I’m a walking PR firm.


It would almost be laughable were it not so real—and as someone who works in marketing for a living, I am painfully aware of how this whole thing works.

PR firms are constantly in image-management mode on behalf of their clients. Everything is an opportunity to reflect the story of a brand—to control the way consumers view the client. Good things are promoted to make the company look great, and bad things are spun to minimize any damage to their reputation.

Which is all well and good until it leaks over into personal life.

I think I’ve been treating myself as a PR client for a while. It’s not really a new revelation, but the more my eyes are opened to it, the more I realize just how deep it is.

I am constantly trying to control how people see me.


It started off as the innocent kind of perfectionism, the high school version of trying to get great grades and be good at all my sports and not be a bad friend.

It got deeper and more devious in college, turning into me wanting to be involved in anything and everything and be stressed and busy but do it all well.

After college, it’s gotten sinister, when now I tell myself that I have to make up for my lack of homework by committing to everything, but now I can’t show any sign of stress.

To me, being tired or needing introvert time is a sign of weakness. Being totally burned out in a social situation and not letting anyone know is a twisted kind of victory in my mind.

Which all just adds up to me trying to drop a massive veil over my own brokenness.


And the ironic thing is that the Lord has also been known to strategically use veils to accomplish His purposes. But to no one’s surprise, His motives could not be more different from mine.

When He gave Moses the instructions for building the tabernacle, the tent where His presence would live with them, He told him to put up a veil between His glory and Israel’s camp.

When Moses came down from Mount Sinai, the fading remnant of God’s glory on his face was so terrifying that he had to wear a veil when he talked to the people of Israel.

God’s presence was something to be feared. He was their Guide, their Rescuer, their King, but still the sight of Him could kill them if He weren’t merciful.

The veil was His way of recognizing reality, of still allowing them to be close to Him even though really they couldn’t be near Him without being scared speechless or just outright dying.

My veil is my way of avoiding reality, of pretending that I am as disciplined as I try to appear or that needing rest is beneath me or that if I just frantically try hard enough, I can be good at anything.

I put up a veil because I can’t handle my brokenness. God puts up a veil because I can’t handle His glory.


The contrast couldn’t be more clear.

But regardless of how different my selfish veil is from God’s kind one, all veils react the same way when it comes to the cross.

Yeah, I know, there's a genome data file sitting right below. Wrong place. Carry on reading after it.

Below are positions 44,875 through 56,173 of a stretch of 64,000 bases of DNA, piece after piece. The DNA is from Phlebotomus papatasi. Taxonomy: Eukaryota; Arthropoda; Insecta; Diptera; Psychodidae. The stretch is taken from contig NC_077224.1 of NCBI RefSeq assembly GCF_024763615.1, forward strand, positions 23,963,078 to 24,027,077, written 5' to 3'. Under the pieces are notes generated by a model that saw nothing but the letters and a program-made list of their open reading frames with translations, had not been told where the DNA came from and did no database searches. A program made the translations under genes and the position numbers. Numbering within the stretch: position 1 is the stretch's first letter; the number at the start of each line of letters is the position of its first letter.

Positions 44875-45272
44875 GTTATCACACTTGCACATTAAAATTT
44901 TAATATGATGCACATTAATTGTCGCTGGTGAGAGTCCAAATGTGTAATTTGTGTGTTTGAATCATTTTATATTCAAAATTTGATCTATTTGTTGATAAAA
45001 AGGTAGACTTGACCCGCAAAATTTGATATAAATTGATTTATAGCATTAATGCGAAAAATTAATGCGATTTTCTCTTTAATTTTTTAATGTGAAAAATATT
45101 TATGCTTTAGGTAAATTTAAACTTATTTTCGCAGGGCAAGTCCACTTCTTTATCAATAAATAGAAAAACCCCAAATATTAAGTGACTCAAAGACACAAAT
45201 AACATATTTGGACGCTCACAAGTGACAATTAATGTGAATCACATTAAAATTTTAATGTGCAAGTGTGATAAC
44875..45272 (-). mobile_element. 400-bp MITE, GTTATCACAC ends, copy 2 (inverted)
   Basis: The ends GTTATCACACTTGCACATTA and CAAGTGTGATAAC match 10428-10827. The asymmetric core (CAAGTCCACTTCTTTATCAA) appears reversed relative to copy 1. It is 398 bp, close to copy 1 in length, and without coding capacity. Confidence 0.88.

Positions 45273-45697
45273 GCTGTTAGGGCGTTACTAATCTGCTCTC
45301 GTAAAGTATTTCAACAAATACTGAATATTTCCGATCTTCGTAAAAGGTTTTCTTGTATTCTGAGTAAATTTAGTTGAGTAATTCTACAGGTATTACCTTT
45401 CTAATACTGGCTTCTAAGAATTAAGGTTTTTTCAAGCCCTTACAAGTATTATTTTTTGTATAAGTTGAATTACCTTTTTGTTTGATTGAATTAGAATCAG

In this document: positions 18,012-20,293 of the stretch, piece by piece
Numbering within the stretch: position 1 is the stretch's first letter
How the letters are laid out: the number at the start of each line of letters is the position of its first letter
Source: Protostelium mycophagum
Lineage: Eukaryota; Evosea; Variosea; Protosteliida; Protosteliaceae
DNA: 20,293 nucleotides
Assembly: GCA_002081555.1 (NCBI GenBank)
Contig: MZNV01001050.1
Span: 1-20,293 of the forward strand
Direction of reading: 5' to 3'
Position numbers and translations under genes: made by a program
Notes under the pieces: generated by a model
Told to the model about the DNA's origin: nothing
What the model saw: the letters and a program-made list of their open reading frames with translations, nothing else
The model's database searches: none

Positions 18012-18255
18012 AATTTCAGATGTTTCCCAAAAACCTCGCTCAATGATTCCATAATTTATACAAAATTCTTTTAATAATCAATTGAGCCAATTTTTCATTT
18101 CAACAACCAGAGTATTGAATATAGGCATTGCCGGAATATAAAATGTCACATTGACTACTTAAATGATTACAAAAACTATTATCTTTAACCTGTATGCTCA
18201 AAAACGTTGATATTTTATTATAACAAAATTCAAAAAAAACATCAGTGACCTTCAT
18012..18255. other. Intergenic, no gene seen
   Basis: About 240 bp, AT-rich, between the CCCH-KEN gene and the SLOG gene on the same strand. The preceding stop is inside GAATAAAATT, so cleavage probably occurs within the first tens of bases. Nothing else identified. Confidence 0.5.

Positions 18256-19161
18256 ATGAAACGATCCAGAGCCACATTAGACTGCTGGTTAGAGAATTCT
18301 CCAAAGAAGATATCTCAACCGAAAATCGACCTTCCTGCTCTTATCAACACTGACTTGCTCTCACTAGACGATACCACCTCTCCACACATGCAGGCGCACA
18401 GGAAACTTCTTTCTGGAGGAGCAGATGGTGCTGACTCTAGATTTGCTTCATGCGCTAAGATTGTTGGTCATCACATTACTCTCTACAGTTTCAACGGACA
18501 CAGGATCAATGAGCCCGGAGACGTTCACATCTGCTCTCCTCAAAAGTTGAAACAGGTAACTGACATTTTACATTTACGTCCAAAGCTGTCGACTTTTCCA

They rip.

The moment that Jesus died, the veil in the temple—the more permanent tabernacle—literally, supernaturally tore from top to bottom.

It’s as if God were saying, “No more will there be a barrier between us. No longer will my presence be something to fear. The blood of My Son gives you full access to come to Me and see Me and know Me.”

And oh, by the way, that probably means you don’t have to act like you don’t need rest.

Or hide from your friends the fact that you have been known to eat ice cream for dinner and forget the last time you washed your sheets.

Or run to being productive in group settings because you’re socially insecure.

If God’s own veil—the real and justified one that shielded us from His glory—was rendered completely irrelevant after Jesus’ death, it makes my own made-up veils that only protect my image look ridiculously silly.

The Lord is awfully kind to be patient with me because I think I should have learned this lesson a while ago.

In high school, I had to read Till We Have Faces, which is C.S. Lewis’ retelling of a Greek myth. All too fitting, the main character is a woman who wears a veil for the majority of her life out of shame and regret for what she has done and how she looks. Despite the fact that her sister is married to a god, she struggles to believe in the supernatural, which leads to a life of strain and doubt.

The most beautiful part, though, comes after she is brought before the gods in a vision to voice her complaints, and the first thing they do is remove her veil. In her later reflections on her journey from doubt to belief, she writes, “How can [the gods] meet us face to face till we have faces?”

Faces. Not veils.

I should have gotten it then.

The Lord has offered us complete freedom to remove our veils of sin and shame and perfectionism and pride. And even more—to sit in that raw, exposed, vulnerable place in safety because we are protected by the blood of Jesus.


Paul reminds the Corinthians of the same truth: “And we all, who with unveiled faces contemplate the Lord’s glory, are being transformed into his image with ever-increasing glory, which comes from the Lord, who is the Spirit.” (2 Corinthians 3:18)

Instead of being terrified to die by looking at Him, I can now look straight at His glory because that is what I am becoming. Hallelujah, what a Savior.

His glory is no less fearsome, but He is all the more praiseworthy.

So if He tore His own veil, I think I can let Him dismantle mine.

May we relate to our own souls, our friends, and our God with our lives empowered by the security of His salvation and our faces unveiled.

Haley Barinowski

Haley is a shameless Clemson fanatic who believes in dessert, Christmas lights, and throwing football. She loves good books, good pens, and good runs. She attends our Downtown campus.

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